Gina “Gigi” Butler was drifting through the grocery store when somebody stopped her.
“I love you. You changed my life,” they said.
Butler went outside and sat in her pink SUV, which is stamped with cupcake graphics. “I thought, ‘Wow. Did she actually say I changed her life by having a cupcake store?’”
Despite an appearance on CBS’ “Undercover Boss,” being the face of a brand with 98 locations in 24 states, and selling some 45 million cupcakes over the years, Butler is still surprised when people recognize her. “I think the best reward is when people come up and say, ‘You’ve inspired me. You’ve made me think I can do it, too. If you can do it than I can do it. Money, that’s all whatever. It fades. But you can never take away someone that’s proud of you.”
Since selling Gigi’s Cupcakes to Texas-based private equity group FundCorp in 2016, life has changed for Butler. Although how little might surprise a lot of people. “I’m not just eating bonbons dancing somewhere,” she jokes.
Butler is the chief brand officer of Gigi’s Cupcakes, and still owns the original Broadway store in Nashville, Tennessee. She’s there every Tuesday and Friday—schedule permitting—donning an apron, frosting cupcakes, cleaning, and talking to customers. Sometimes her 6-year-old daughter, Kendall, folds boxes and joins in.
“She asked me, ‘Mommy, can I make $5. And I was like, yes, yes you can,’” Butler says.
Butler is faith-driven and a believer in many things. One of them definitely is the fact that nothing in this world comes free.
The day before she opened her first store in February 2008, Butler was cleaning houses to pay the plumbing bill. A contractor tacked on a surprise $15,000 dry wall charge. When morning arrived, she sat behind the counter with $33 to her name.
The line was soon out the door. Butler was able to make the $4,000 rent at month’s end and pay her employees. And her bank account had ballooned to $300.
Yet the attention, again while stunning, helped her understand a reality that felt impossible in the beginning: Her cupcakes had a serious audience. She tells a story about a customer who drove more than an hour to try her Scarlett’s Red Velvet cupcake. When she informed her the flavor wasn’t available, the woman went mildly berserk, asking how dare she not have them in stock.
“That was a good sign,” Butler says.
Butler didn’t move to Nashville to bake. She ditched junior college and took $6,000 of tuition money to make a demo and become a country music star. This was 1994.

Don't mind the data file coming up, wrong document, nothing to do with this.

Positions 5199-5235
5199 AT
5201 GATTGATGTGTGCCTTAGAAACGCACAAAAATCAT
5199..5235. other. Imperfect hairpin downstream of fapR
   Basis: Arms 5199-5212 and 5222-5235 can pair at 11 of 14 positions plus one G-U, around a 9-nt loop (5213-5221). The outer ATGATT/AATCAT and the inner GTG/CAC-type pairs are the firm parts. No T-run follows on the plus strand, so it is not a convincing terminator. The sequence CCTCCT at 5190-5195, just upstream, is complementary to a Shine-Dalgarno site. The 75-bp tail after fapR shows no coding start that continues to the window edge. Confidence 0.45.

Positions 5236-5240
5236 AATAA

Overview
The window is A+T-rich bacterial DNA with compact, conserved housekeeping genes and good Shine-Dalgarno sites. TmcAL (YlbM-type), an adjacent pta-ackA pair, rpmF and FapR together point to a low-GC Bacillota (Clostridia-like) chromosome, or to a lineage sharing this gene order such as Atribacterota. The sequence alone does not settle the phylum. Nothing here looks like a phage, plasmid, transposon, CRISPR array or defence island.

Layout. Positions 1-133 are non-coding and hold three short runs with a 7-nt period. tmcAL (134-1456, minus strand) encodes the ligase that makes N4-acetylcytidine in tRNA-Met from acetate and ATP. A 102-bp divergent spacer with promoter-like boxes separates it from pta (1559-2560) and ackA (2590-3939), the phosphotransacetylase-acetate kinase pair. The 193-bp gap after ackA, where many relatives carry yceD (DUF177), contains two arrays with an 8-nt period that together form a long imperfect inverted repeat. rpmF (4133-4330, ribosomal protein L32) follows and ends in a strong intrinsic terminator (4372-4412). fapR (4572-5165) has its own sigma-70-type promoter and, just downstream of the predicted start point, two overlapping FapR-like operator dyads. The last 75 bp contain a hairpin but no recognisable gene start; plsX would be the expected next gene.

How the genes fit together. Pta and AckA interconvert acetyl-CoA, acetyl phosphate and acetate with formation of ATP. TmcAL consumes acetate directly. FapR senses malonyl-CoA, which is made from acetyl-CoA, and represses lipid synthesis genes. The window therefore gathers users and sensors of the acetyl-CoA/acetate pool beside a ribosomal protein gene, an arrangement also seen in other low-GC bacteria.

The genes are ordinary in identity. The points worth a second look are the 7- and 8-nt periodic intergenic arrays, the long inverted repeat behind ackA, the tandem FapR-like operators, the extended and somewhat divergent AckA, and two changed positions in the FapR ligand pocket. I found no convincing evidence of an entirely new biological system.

She made money by cleaning houses for some of the industry’s brightest stars, like Taylor Swift. At night she would wait tables at Red Lobster and sing into the early morning.
Butler retired from this dream when she turned 30.
The cupcake story, she says, began when her brother, Steve, stood in line for two hours at a New York City shop seen on “Sex and the City.” He called and told her she could do better, and should try.
Four bankers laughed her business model out the door. She took $100,000 cash advances on three credit cards and started baking for friends and clients.
“What an amazing adventure this has been. And it’s just beginning,” Butler says. “I’m always a problem solver. I’m always thinking about the problems and how to solve them. What goals I need to cross off. I never, hardly ever sit back and smell the roses. I probably need to more.”
The plan: 250 stores within the next five years. As grounded as Butler is, she doesn’t see a good reason why that can’t happen. The branding is strong and the company has found a solid niche in the business-to-business market.
She says they print edible paper for local companies, deploy UberEATS, and send product to high rises and other organizations looking for a reason to celebrate. Her food shines at bachelorette parties, weddings, birthdays, baby showers. There are cakes, cheesecakes, cookies. And the core—cupcakes—are perfect vehicles for seasonal and on-trend flavors.
All the while, Butler is promoting Gigi’s through more avenues than she ever imagined. She recorded a Christmas song last year that’s available on iTunes and recently wrote a theme song for a potential TV show. She lives the morning show circuit and has a book about her life story, written by her and a co-author, coming out in the spring. She’s also busy building her social media base, especially on Instagram.
To put this frantic schedule in perspective, Kendall recently boarded her 60th plane flight.
One thing that has stuck with Butler over the course of her journey is the company’s franchises. They come from all walks of life, and, like her, probably couldn’t have checked this dream out of the fiction section at the library. “We have nurses, business people. A brain surgeon. It’s just people who want something for themselves and see potential with this. I go to dinner at their house when I’m in town. We built this brand together. I think it’s amazing to think we’re just getting started.”